Some might look at the funds not being used toward margin as a missed opportunity, or a waste of risk capital. However, nothing could be further from the truth. Undercapitalized commodity option sellers will almost undoubtedly get into trouble. Without plenty of excess margin in a commodity trading account, it can be difficult to survive the normal ebb and flow of the futures markets. In addition, a lack of capital dramatically increases the odds of a margin call, which can result in pre-mature liquidation of an option trade. If the situation is dire enough, the liquidation might be at the hand of your commodity broker; which is an unpleasant experience for all parties. With that said, not all commodity option brokers are created equal (see the next talking point).
2. The commodity options broker you choose DOES matter!
Unfortunately, many beginning option sellers overlook the impact their choice of commodity broker has on the bottom line of a trading account. Even worse, they assume the only affect their option broker will have on their trading results is the per contract commission charge. As a long-time futures broker I can assure you, there is much more to the relationship between a trader and his commodity brokerage than transaction costs.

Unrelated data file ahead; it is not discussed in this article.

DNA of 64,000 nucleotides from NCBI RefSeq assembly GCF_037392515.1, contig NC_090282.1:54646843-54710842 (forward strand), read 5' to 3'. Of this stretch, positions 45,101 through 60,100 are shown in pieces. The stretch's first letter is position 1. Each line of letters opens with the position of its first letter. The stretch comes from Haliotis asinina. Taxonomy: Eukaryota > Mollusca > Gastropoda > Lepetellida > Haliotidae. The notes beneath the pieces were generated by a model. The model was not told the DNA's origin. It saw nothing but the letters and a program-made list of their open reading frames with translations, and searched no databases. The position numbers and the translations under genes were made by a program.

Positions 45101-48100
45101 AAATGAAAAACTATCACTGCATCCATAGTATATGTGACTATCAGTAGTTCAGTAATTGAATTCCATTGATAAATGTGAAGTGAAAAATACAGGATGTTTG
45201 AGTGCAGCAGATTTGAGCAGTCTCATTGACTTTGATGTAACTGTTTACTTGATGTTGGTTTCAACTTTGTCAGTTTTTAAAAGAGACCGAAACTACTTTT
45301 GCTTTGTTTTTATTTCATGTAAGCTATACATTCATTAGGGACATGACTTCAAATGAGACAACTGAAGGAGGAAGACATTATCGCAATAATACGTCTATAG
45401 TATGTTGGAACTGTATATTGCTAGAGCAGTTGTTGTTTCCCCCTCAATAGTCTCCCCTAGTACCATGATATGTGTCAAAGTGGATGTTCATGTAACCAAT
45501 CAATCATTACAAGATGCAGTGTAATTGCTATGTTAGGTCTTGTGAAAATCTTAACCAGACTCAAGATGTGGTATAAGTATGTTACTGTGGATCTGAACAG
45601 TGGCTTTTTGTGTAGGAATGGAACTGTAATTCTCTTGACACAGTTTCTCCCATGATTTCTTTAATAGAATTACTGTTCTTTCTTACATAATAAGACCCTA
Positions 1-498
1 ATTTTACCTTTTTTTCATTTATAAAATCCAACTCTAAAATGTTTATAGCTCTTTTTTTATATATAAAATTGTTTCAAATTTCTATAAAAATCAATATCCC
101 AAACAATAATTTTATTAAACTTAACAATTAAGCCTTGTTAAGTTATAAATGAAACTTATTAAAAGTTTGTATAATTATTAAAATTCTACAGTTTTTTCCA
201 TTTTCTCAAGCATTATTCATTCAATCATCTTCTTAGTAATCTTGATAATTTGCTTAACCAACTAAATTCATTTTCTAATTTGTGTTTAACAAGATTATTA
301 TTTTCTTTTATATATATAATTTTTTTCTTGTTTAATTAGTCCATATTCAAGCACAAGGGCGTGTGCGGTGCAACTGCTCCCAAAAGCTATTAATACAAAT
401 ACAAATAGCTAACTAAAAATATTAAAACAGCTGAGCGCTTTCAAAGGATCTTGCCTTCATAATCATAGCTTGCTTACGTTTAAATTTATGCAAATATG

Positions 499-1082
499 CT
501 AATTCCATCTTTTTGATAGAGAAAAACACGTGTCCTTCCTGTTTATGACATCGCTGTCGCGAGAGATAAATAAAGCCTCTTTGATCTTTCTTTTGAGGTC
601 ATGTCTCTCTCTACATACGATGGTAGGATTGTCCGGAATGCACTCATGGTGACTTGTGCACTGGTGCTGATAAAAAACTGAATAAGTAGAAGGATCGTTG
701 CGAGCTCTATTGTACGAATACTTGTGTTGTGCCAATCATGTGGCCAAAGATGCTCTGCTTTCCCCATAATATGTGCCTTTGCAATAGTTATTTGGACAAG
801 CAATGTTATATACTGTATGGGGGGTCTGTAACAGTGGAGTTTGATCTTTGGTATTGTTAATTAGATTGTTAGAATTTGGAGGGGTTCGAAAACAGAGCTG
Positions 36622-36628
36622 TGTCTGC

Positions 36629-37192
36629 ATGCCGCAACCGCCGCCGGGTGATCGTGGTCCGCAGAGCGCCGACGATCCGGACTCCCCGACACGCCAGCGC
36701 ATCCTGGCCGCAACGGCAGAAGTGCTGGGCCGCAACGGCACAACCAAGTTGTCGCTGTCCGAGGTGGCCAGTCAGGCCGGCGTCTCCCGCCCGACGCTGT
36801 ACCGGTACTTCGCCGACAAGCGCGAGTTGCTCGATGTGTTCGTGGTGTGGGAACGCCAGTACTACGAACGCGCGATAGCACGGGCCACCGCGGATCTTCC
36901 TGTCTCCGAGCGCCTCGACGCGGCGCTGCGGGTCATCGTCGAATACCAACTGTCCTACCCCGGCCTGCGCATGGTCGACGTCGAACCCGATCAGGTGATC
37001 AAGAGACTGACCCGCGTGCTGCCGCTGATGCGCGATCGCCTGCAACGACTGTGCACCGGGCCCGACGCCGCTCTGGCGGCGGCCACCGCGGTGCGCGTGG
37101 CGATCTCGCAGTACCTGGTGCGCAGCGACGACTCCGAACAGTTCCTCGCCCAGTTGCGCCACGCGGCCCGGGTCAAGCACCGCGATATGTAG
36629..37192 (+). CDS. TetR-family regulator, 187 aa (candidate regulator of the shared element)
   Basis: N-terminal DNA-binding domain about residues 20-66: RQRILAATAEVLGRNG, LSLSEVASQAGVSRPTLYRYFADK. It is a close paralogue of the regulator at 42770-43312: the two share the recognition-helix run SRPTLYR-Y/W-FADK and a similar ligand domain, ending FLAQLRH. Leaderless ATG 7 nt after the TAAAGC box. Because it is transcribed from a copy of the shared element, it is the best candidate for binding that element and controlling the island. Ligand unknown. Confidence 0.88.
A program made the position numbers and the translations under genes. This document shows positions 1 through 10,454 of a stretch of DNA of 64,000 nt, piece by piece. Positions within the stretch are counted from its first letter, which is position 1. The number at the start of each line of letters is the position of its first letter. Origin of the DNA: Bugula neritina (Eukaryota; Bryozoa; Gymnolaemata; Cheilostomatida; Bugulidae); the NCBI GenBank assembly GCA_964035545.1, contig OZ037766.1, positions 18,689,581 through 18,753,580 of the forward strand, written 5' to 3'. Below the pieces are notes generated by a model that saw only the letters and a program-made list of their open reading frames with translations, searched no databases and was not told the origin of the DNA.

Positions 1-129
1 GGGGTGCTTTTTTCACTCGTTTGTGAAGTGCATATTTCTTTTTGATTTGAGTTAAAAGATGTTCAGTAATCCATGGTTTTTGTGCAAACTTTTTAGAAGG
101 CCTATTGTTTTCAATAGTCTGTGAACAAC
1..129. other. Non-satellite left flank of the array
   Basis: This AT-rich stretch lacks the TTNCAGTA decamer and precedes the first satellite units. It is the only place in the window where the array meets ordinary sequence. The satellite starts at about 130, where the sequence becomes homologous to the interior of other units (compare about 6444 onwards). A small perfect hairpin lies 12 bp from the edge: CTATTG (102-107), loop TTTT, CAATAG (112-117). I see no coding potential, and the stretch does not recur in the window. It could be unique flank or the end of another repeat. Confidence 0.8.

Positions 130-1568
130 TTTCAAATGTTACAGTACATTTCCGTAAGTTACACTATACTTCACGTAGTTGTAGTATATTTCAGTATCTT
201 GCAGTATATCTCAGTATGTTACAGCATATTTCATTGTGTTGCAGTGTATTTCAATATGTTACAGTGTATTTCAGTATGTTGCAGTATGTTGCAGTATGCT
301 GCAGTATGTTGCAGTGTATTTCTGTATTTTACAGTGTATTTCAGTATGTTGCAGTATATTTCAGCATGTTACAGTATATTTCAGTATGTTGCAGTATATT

Regardless of whether a commodity option trader is placing orders online though a futures trading platform, or by phone or email with a broker, the choice of a brokerage firm will eventually play a big part in the success or failure of a commodity option trading strategy. This is because many futures brokers are averse to allowing their clients sell options on futures; even those brokers that allow it often take other actions to reduce risk exposure to the brokerage such as restricting the commodity option contracts available to trade, increasing short option margin requirements (above and beyond the exchange minimum SPAN margin), and even force liquidating client positions at the first sign of trouble. Futures brokers with heavy handed risk managers can wreak havoc on an option selling account. Imagine your option broker liquidating your trades at a highly inopportune time, before a margin call is triggered, and without notifying you. Such an event can be a costly and frustrating experience; but it can also be avoided by ensuring your commodity option broker is willing and capable of servicing your account type. My commodity brokerage service, DeCarley Trading, specializes in handling option selling accounts.